[iDC] Grupo Etcetera

gkester at ucsd.edu gkester at ucsd.edu
Fri Dec 23 17:05:09 EST 2005

Dear Brian and All,

Thanks for the details on Etcetera. They are really exciting, and it's
great to have some additional examples of practice to discuss. I agree
with Brian; there is a lot of very intersting work going on in Argentina
(dating back to the 1960s). On a related point, is anyone on the list
familiar with Fernando Gracia-Dory, who works in Spain? This is one of the
few net/new media and activist cross-overs that I'm actually familiar with
(his seed project was included in the Groundworks exhibition I did at
Carnegie Mellon this fall). He created linkages between the farming
community and hacker networks in Spain, associated with intellectual
property issues around control of seed stocks and information.


> hello Folks, just catching up on some lists here...
> Grant Kester wrote:
> I wanted to mention the work of Grupo Etcetera in
>> Argentina (thanks to Mariola Alvarez, one of my current students).
>> They've
>> been working with H.I.J.O.S (an activist group made up of the now-grown
>> children of the 'disappeared'). Grupo Etcetera developed a form of
>> protest
>> they called "escraches" (to scratch or reveal something) based on public
>> events to call attention to the homes of former torturers (who were in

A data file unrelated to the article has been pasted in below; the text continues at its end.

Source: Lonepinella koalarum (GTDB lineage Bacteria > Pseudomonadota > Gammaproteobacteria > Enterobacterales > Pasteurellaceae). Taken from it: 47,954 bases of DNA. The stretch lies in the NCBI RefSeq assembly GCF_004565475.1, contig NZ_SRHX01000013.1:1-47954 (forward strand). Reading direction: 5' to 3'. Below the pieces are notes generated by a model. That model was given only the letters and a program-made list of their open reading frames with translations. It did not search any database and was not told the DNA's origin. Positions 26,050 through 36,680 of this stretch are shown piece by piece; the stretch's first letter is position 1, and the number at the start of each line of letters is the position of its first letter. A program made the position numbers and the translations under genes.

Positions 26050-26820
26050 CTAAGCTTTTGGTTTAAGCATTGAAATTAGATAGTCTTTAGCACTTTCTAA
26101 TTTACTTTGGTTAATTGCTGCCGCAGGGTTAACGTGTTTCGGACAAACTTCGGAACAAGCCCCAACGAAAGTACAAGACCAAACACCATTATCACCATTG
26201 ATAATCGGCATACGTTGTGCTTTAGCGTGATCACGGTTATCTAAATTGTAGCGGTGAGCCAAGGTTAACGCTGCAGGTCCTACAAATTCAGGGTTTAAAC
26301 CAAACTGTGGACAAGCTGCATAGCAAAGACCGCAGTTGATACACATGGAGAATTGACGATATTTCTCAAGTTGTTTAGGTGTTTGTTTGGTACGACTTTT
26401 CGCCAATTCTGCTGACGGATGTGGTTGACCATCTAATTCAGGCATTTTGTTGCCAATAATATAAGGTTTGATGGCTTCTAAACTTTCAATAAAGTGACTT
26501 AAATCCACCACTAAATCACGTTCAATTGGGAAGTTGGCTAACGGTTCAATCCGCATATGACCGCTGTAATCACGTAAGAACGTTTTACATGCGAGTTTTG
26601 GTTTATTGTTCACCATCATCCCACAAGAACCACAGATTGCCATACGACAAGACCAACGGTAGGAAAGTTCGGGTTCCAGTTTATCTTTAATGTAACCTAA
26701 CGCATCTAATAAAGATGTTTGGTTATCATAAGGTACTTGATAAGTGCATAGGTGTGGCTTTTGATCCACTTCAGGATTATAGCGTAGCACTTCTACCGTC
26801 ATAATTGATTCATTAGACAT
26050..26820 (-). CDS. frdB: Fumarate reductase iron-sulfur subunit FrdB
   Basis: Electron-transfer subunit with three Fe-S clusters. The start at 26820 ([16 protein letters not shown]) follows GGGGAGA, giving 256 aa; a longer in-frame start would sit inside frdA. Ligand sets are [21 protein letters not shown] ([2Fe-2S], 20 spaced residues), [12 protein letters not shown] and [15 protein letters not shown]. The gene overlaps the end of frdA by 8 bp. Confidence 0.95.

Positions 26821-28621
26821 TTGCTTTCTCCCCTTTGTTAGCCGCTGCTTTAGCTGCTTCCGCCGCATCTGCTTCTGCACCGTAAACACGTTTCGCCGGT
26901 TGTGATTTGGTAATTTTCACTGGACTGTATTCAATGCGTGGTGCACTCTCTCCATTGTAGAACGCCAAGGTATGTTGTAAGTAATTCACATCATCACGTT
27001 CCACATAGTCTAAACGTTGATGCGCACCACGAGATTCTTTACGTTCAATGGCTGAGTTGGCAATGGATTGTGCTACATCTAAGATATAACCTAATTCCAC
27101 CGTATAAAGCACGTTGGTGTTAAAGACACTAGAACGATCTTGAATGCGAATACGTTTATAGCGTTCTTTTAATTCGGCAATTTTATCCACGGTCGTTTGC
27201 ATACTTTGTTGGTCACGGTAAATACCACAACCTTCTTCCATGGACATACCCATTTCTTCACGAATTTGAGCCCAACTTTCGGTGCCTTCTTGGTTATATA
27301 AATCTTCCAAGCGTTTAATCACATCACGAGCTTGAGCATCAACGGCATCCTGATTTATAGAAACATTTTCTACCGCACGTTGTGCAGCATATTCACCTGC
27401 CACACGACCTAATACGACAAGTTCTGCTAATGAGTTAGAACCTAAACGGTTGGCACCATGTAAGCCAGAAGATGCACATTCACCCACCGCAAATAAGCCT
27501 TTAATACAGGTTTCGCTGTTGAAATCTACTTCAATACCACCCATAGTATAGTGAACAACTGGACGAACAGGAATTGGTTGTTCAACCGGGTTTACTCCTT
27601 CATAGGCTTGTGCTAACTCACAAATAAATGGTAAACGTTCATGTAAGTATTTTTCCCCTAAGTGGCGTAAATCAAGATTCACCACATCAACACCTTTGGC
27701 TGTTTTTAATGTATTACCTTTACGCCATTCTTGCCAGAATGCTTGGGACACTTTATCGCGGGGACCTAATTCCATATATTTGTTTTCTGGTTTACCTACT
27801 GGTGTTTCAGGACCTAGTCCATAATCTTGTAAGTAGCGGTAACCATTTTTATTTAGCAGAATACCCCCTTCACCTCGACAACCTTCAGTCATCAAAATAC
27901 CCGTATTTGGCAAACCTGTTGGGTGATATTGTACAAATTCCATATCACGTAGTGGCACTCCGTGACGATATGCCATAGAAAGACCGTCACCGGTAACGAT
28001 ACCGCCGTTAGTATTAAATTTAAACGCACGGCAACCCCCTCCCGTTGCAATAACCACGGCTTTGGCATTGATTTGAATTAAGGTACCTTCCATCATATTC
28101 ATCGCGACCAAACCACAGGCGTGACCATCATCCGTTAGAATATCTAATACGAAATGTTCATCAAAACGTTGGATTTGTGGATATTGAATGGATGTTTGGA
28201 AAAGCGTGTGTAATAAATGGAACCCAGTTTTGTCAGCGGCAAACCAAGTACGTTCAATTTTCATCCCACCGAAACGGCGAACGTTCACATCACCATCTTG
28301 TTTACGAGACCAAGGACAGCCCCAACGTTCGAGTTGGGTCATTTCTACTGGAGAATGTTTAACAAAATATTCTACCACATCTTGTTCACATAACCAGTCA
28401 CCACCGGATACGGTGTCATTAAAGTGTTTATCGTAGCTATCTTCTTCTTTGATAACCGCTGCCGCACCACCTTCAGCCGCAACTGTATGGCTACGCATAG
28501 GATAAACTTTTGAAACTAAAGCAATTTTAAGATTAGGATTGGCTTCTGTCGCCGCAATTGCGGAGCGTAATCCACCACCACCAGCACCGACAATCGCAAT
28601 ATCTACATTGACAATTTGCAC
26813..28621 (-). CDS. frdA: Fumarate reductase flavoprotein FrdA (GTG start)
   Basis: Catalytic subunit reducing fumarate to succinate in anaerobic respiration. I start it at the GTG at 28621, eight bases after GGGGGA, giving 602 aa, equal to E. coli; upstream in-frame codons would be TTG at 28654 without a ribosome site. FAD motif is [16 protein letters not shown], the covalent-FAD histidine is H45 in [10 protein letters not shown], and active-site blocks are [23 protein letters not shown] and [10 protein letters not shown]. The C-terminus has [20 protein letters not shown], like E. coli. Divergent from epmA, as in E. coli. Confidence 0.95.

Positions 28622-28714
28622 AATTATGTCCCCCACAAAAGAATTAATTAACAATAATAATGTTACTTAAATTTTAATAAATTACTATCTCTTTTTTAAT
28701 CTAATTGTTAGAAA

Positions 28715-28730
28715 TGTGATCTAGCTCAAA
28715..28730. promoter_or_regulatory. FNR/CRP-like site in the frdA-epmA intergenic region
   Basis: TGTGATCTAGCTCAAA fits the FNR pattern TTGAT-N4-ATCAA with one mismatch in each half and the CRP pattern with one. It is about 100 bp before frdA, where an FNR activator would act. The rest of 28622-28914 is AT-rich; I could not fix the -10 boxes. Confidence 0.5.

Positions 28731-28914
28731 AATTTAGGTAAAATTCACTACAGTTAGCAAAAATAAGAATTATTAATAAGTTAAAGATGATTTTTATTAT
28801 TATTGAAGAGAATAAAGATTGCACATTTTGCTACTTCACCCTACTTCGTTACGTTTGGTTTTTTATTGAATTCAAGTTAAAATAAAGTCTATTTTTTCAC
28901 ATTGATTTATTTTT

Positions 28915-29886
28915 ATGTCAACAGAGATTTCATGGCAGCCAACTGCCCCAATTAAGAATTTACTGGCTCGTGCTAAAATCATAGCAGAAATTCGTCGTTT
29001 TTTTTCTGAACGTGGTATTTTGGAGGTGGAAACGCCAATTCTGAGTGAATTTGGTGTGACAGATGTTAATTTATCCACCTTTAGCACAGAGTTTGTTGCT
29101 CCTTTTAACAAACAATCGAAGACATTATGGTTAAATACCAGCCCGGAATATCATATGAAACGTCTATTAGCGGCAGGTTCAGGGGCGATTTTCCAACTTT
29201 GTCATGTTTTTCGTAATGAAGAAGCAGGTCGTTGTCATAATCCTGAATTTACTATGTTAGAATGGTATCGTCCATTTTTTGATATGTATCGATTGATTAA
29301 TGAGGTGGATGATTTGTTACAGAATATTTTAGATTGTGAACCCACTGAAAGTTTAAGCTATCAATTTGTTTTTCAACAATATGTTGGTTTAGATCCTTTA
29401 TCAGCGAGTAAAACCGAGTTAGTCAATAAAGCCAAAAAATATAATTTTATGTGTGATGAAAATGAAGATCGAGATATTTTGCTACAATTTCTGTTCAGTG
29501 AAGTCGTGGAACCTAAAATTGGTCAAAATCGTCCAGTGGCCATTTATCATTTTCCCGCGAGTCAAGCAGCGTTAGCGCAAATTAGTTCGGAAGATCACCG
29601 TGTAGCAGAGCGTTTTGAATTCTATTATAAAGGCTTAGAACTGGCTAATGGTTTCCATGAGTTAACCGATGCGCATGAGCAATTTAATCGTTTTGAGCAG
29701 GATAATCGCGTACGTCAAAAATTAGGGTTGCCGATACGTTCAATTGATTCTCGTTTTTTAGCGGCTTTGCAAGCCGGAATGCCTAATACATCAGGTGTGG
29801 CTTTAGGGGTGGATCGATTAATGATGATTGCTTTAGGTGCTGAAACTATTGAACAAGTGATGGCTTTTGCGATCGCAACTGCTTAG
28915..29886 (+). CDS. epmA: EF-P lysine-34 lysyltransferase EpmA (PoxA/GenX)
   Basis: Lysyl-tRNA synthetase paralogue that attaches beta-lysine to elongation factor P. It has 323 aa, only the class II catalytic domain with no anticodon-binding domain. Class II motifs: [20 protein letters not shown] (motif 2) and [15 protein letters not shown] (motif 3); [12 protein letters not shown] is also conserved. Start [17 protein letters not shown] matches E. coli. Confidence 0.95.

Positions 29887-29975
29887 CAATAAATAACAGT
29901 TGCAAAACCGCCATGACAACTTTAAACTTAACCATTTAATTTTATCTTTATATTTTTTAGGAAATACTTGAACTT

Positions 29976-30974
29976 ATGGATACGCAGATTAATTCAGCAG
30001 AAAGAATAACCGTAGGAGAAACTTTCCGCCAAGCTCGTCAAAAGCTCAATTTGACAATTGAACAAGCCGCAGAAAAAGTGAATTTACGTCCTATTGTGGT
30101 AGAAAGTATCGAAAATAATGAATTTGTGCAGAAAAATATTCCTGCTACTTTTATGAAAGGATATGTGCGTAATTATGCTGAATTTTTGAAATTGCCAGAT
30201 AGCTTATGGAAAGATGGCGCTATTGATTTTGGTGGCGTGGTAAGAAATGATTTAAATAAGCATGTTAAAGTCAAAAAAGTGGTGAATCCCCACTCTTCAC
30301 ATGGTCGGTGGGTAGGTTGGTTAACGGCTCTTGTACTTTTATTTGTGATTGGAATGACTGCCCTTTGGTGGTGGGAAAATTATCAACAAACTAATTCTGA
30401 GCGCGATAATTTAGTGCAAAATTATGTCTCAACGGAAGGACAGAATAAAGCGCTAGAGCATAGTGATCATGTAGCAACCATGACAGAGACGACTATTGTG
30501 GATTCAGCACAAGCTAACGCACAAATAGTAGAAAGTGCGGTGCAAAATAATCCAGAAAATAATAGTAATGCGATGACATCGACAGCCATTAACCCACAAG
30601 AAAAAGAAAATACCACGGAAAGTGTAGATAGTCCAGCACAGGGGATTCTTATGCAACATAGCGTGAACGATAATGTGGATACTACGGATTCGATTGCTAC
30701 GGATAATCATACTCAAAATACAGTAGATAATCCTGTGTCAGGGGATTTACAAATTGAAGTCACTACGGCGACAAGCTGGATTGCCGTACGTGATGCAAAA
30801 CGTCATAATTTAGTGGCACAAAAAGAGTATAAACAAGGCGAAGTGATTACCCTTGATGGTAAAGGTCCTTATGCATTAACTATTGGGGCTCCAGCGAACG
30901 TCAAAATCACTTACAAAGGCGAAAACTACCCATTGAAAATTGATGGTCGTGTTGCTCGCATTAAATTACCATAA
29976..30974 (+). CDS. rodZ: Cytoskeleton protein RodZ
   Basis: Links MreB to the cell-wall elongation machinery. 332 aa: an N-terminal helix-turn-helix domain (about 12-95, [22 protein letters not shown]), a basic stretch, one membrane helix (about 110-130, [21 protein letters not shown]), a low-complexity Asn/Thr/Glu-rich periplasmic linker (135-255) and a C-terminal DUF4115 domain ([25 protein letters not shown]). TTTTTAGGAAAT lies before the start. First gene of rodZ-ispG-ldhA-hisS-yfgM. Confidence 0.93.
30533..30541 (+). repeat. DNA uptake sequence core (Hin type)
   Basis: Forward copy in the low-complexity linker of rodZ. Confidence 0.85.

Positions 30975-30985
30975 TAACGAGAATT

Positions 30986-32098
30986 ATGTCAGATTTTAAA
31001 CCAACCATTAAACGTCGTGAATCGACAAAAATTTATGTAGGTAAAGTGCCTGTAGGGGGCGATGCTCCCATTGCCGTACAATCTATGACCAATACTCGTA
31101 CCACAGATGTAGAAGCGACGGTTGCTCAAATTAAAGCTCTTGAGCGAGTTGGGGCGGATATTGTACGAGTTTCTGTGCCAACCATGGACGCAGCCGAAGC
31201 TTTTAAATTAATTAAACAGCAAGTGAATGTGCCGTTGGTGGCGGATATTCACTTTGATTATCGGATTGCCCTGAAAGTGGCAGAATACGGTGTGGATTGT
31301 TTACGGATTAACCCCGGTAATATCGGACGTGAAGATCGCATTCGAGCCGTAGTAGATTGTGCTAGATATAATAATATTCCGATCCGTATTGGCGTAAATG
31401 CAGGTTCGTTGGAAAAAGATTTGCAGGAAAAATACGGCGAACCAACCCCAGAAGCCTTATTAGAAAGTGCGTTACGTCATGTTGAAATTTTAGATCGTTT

>> official positions during the 'dirty war' and who now live in
>> anonymity).
> Grant and I are interested in the same people sometimes,
> which is kind of a conversation piece in itself!
> Etc. are an incredibly nice and wild bunch of people in
> Buenos Aires who like to be a "movement" more than a group,
> I guess they're "innerly conflicted" (aren't we all?). They
> didn't invent the escraches (H.I.J.O.S. did, and maybe the
> whole idea goes further back in Argentinean culture, I'm not
> sure) - but anyway, they were part of the escraches early on
> and have done great stuff, still do. They also took part in
> interesting exhibitions like Ex Argentina and Collective
> Creativity, both produced in Germany, remarkable work by Etc
> in those shows. They do a kind of surrealistic activist
> street theater - check out the last 5 photos on this page:
> www.argentina.indymedia.org/news/2004/12/247986.php
> Recently they became the "Errorist Movement" - errare
> humanum est, after all - check out the comedy in Mar del
> Plata to welcome Bush to the FTAA summit:
> http://argentina.indymedia.org/news/2005/11/345450.php
> Probably the most hilarious Etc action is during the
> insurrection when they did the "Mierdazo" in front of the
> Congress - appearing solemnly before the popular assembly to
> invite everyone go hurl shit at their so-called
> representatives, which was duly done, and then repeated in
> favor of the banks a while later, check it out:
> http://argentina.indymedia.org/news/2002/02/14113.php
> http://argentina.indymedia.org/news/2002/02/14727.php
> http://argentina.indymedia.org/news/2002/02/15057.php
> http://argentina.indymedia.org/news/2002/02/15058.php
> http://argentina.indymedia.org/news/2002/02/15059.php
> http://argentina.indymedia.org/news/2002/02/15060.php
> http://argentina.indymedia.org/news/2002/02/15061.php
> There's lots of interesting work in Argentina since the late
> nineties at least (since the 60s actually). I have written
> an unfinished text about that, which is up with some
> pictures (but no good ones of Etc) at www.u-tangente.org,
> click on Continental Drift, then 16 Beaver sessions. Someday
> I hope to go a little further with this piece, which mostly
> shows you another great Argentinean street art gang, the
> Grupo de Arte Callejero....
> ciao ciao, Brian
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